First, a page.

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Posted at 9:30 AM ET, 11/24/2010

The enduring appeal of trying terrorists before military commissions

By Marc Thiessen

Media Matters attacks my column today in which I argue that, in the wake of his 284 acquittals in a civilian court, Ahmed Ghailani should be sent to Guantanamo to stand trial for other terrorism charges before a military commission. They write:


Marc Thiessen... argued that Ghailani should have been tried in a military commission because testimony not allowed in a civilian court would have been permitted by a military commission. However, as Media Matters has noted, numerous legal experts -- including the federal judge presiding over Ghailani's case -- have argued that a military commission would have also likely excluded this testimony.

They then go on to reprint an extended quote from my column citing the more permissive rules in a military commission. But interestingly, they cut off the excerpt from my piece at exactly the point before the following appears:

"A different outcome could have been expected at Guantanamo because of the different rules that pertain there," [former attorney general Michael] Mukasey says. "There is no question that valuable information was gotten from him that led to evidence that could have been used against him in a military commission."

Apparently Judge Mukasey does not qualify mention as a "legal expert" in the eyes of George Soros and the folks at Media Matters. Nor does he qualify as such in the eyes of Adam Serwer, who writes on the Post's Plum Line blog today:


Thiessen borrows the authority of former attorney general Michael Mukasey to bolster his point, but despite his admirable efforts to depoliticize the Justice Department following Alberto Gonzales's embarrassing tenure, Mukasey has become a much more partisan figure of late.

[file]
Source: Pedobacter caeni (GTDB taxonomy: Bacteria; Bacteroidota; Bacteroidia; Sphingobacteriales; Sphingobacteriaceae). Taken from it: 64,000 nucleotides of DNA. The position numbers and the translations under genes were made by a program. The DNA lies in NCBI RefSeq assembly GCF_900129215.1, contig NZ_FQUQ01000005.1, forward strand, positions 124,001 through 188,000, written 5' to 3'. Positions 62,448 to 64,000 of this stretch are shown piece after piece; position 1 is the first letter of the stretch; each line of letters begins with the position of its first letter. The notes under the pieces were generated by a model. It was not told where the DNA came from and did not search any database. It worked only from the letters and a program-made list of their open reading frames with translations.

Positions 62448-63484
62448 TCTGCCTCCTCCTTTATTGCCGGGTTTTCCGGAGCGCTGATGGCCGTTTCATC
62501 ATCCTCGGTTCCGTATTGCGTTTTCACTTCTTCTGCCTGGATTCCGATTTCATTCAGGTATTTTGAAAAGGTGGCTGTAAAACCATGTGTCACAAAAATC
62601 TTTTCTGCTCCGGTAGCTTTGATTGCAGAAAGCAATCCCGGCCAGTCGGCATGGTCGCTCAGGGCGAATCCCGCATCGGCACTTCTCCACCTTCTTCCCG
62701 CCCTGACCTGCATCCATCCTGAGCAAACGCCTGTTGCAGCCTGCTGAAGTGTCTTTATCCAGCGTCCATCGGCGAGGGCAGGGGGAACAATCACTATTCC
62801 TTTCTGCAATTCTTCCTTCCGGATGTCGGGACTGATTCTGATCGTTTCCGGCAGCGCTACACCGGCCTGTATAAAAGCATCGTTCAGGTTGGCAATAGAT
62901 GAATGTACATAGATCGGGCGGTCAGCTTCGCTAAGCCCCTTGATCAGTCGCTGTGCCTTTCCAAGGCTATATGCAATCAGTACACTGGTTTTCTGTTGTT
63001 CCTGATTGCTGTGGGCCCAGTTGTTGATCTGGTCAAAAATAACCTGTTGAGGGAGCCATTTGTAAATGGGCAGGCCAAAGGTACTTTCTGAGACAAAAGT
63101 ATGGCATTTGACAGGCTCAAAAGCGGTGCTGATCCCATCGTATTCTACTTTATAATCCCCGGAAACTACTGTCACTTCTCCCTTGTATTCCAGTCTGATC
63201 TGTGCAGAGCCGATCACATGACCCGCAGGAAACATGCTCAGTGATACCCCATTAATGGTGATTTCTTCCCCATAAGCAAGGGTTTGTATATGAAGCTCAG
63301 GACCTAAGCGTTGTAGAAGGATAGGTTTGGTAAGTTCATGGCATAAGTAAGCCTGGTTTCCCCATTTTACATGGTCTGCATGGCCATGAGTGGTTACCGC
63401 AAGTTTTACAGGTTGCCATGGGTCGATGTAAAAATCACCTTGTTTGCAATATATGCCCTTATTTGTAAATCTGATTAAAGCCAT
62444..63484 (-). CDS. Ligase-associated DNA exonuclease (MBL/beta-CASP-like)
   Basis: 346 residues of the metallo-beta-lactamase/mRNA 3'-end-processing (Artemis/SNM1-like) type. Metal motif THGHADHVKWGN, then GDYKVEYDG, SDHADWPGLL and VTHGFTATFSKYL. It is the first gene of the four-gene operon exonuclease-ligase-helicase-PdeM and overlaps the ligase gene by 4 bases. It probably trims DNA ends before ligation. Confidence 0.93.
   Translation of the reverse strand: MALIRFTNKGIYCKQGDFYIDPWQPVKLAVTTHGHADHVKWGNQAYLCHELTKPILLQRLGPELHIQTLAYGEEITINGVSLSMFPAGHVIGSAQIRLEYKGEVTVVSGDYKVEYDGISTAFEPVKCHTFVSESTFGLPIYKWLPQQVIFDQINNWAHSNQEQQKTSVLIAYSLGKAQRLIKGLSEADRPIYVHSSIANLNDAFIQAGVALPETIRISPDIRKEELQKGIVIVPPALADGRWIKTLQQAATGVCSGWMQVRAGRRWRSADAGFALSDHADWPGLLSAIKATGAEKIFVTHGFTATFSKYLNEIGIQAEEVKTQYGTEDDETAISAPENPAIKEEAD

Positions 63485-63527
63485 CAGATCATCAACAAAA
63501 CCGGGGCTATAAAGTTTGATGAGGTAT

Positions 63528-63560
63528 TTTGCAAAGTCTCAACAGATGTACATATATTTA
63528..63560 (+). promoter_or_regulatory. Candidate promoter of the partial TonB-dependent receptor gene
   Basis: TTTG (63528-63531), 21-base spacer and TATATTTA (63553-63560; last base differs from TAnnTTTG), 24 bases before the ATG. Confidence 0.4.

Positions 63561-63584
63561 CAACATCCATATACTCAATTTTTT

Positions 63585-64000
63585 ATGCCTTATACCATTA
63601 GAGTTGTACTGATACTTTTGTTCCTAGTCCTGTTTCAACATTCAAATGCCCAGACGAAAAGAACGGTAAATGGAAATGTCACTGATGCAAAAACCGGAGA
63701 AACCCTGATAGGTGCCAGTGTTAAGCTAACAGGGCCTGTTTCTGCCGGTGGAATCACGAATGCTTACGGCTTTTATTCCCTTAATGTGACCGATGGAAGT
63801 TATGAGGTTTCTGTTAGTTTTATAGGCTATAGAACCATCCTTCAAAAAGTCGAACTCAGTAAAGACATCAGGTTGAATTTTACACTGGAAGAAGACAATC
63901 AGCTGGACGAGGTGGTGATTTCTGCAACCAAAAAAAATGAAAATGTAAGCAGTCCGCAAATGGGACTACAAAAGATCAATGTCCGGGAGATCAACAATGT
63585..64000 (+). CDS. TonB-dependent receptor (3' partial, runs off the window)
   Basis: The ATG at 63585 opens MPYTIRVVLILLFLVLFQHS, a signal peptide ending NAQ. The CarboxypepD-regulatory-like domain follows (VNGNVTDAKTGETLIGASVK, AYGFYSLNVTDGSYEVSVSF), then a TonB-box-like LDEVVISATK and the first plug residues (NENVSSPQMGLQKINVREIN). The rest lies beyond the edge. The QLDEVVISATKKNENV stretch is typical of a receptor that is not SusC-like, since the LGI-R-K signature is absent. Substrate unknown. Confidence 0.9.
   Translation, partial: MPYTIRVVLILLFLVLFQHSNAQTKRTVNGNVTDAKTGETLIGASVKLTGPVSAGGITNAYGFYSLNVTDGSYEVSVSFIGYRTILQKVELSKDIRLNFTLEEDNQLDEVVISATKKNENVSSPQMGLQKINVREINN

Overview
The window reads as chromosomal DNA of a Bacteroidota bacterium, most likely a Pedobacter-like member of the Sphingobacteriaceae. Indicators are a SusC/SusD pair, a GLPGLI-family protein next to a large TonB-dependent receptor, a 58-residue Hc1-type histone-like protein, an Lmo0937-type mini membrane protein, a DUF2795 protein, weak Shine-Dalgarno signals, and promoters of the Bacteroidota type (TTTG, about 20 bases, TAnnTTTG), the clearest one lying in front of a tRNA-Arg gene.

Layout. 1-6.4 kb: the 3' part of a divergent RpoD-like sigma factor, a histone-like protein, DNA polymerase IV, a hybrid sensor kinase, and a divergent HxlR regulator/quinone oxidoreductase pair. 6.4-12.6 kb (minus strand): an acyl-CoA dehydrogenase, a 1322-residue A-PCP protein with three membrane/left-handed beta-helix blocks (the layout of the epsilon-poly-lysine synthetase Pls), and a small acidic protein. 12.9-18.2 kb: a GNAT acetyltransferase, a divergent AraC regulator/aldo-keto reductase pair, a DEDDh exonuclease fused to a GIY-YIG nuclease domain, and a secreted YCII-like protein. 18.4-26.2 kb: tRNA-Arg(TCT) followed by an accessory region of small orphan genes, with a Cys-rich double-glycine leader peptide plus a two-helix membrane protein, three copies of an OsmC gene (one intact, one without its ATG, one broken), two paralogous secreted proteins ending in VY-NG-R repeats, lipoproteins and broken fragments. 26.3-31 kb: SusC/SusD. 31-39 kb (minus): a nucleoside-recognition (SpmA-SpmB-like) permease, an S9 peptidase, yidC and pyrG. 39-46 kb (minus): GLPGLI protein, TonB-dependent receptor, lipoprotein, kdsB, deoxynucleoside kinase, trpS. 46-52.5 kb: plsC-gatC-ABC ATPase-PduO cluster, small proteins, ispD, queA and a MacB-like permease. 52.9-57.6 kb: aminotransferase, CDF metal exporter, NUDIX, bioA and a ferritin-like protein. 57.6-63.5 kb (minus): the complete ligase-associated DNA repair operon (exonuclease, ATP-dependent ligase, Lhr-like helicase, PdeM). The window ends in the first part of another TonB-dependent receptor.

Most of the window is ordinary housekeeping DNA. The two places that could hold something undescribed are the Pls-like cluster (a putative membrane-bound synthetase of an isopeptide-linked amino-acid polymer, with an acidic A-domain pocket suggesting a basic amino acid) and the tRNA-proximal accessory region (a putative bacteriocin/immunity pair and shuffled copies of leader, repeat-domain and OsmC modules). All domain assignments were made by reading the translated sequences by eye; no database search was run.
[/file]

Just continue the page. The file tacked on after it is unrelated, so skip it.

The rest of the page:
So those who agree with civilian trials are "legal experts" but those who disagree are "partisan figures"?

In fact, there are plenty of legal experts who have said that the evidence against Ghailani that was excluded in civilian court may very well have been allowed in a military commission. In addition to Mukasey, Lt. Col. David Frakt, a Guantanamo defense lawyer, has said that, "because the Military Commission Rules of Evidence are more permissive regarding evidence derived from coerced evidence, I do think it is possible that the witness might have been allowed to testify in a military commission." Former CIA Director Mike Hayden and I recently debated Frakt as part of the Intelligence Squared debates. He is an opponent of military commissions and thinks terrorists should be tried in civilian courts. But he acknowledges what is beyond question: that the rules in a military commission are designed to provide greater leeway to prosecutors in allowing evidence that would be excluded in a civilian court.

In his post, Serwer makes other dubious allegations against me. For example, he charges that "Thiessen truncated [Judge] Kaplan's statements in order to suggest that Kaplan had given unqualified praise to the CIA's coercive methods." Serwer has made this claim before, challenging my assertion in The Post that Judge Kaplan found Ghailani's CIA interrogation had produced valuable intelligence that the government may not have collected otherwise. He is flat wrong. Not only did Judge Kaplan unequivocally conclude that Ghailani's CIA interrogation produced valuable intelligence, but he did so based on the arguments of the Obama Justice Department, which attested to the effectiveness of Ghailani's interrogation in a detailed brief to the court. The filing explained Ghailani's intelligence value:

In an organization as secretive and security-conscious as al-Qaeda, the defendant was therefore a rare find, and his then-recent interactions with top-level al-Qaeda terrorists made him a potentially rich source of information that was both urgent and crucial to our nation's war efforts. As a result the defendant was an appropriate candidate for questioning by the CIA which therefore put him in the RDI program.

The Justice Department went on to say: